This report documents the Tiger Team Assessment of the buildings, facilities, and activities at the Stanford Linear Accelerator Center (SLAC) and the Stanford Synchrotron Radiation Laboratory (SSRL) near San Francisco, California. SLAC/SSRL is the twenty-eighth DOE site to be assessed by a Tiger Team. SLAC and SSRL are single-purpose laboratories. SLAC is dedicated to experimental and theoretical research in elementary particle physics and to the development of new techniques in high-energy accelerators and elementary particle detectors. SSRL is dedicated to research in atomic and solid-state physics, chemistry, biology, and medicine. The purpose of the SLAC/SSRL Tiger Team Assessment is to provide the Secretary of Energy with concise information on the following: current ES H compliance status at the site and the vulnerabilities associated with that compliance status; root causes for noncompliance; adequacy of DOE and SLAC/SSRL ES H management programs; response actions to address identified problem areas; and effectiveness of self-assessment.

  16. Tiger Team Assessment of the Stanford Linear Accelerator Center

    SciTech Connect

    Not Available

    1991-11-01

    This report documents the Tiger Team Assessment of the buildings, facilities, and activities at the Stanford Linear Accelerator Center (SLAC) and the Stanford Synchrotron Radiation Laboratory (SSRL) near San Francisco, California. SLAC/SSRL is the twenty-eighth DOE site to be assessed by a Tiger Team. SLAC and SSRL are single-purpose laboratories. SLAC is dedicated to experimental and theoretical research in elementary particle physics and to the development of new techniques in high-energy accelerators and elementary particle detectors. SSRL is dedicated to research in atomic and solid-state physics, chemistry, biology, and medicine. The purpose of the SLAC/SSRL Tiger Team Assessment is to provide the Secretary of Energy with concise information on the following: current ES&H compliance status at the site and the vulnerabilities associated with that compliance status; root causes for noncompliance; adequacy of DOE and SLAC/SSRL ES&H management programs; response actions to address identified problem areas; and effectiveness of self-assessment.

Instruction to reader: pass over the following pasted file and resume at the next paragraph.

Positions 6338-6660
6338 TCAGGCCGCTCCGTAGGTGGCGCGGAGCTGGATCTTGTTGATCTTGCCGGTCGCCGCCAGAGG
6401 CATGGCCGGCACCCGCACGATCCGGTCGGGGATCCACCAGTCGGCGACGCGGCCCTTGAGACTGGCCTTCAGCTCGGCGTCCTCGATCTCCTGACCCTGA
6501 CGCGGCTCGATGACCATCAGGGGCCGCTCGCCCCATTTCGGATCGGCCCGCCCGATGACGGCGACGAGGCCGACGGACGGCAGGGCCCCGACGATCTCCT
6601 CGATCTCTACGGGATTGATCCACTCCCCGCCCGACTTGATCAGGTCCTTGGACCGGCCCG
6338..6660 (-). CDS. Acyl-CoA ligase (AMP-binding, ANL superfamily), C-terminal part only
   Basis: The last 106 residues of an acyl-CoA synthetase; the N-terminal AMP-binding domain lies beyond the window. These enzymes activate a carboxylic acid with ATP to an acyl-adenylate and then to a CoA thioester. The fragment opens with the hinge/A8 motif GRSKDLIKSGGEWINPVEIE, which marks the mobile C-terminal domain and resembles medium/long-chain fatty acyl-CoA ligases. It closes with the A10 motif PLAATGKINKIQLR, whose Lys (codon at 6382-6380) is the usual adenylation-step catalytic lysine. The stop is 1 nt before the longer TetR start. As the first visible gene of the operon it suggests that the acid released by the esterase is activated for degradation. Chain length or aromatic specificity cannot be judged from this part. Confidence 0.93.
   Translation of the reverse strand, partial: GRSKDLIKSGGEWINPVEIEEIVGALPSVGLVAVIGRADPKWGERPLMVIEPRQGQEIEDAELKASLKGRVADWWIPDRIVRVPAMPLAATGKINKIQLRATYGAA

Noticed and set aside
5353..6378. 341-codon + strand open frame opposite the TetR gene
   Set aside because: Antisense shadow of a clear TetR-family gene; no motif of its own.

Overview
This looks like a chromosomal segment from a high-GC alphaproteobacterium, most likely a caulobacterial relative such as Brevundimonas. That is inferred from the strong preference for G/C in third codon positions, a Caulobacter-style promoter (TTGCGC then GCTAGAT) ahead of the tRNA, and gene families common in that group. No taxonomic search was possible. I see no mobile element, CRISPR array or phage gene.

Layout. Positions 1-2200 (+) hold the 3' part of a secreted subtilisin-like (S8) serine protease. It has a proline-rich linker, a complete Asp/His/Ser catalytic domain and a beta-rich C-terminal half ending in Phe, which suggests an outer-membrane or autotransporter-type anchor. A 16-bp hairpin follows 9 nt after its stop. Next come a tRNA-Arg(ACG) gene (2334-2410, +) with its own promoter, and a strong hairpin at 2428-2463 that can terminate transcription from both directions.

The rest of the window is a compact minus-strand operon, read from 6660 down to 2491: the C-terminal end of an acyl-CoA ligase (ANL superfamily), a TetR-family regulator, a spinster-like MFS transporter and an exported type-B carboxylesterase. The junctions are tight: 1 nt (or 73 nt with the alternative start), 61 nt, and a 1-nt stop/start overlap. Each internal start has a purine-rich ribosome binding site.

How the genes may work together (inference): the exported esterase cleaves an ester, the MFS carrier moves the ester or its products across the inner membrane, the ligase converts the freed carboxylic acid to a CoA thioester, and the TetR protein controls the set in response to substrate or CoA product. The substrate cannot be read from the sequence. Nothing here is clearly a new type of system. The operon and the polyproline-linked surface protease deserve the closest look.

17. Multidisciplinary in-hospital teams improve patient outcomes: A review

    PubMed Central

    Epstein, Nancy E.

    2014-01-01

    Background: The use of multidisciplinary in-hospital teams limits adverse events (AE), improves outcomes, and adds to patient and employee satisfaction. Methods: Acting like “well-oiled machines,” multidisciplinary in-hospital teams include “staff” from different levels of the treatment pyramid (e.g. staff including nurses’ aids, surgical technicians, nurses, anesthesiologists, attending physicians, and others). Their enhanced teamwork counters the “silo effect” by enhancing communication between the different levels of healthcare workers and thus reduces AE (e.g. morbidity/mortality) while improving patient and healthcare worker satisfaction. Results: Multiple articles across diverse disciplines incorporate a variety of concepts of “teamwork” for staff covering emergency rooms (ERs), hospital wards, intensive care units (ICUs), and most critically, operating rooms (ORs). Cohesive teamwork improved communication between different levels of healthcare workers, and limited adverse events, improved outcomes, decreased the length of stay (LOS), and yielded greater patient “staff” satisfaction. Conclusion: Within hospitals, delivering the best medical/surgical care is a “team sport.” The goals include: Maximizing patient safety (e.g. limiting AE) and satisfaction, decreasing the LOS, and increasing the quality of outcomes. Added benefits include optimizing healthcare workers’ performance, reducing hospital costs/complications, and increasing job satisfaction. This review should remind hospital administrators of the critical need to keep multidisciplinary teams together, so that they can continue to operate their “well-oiled machines” enhancing the quality/safety of patient care, while enabling “staff” to optimize their performance and enhance their job satisfaction. PMID:25289149

  18. Tiger Team assessment of the Sandia National Laboratories, Albuquerque

    SciTech Connect

    Not Available

    1991-05-01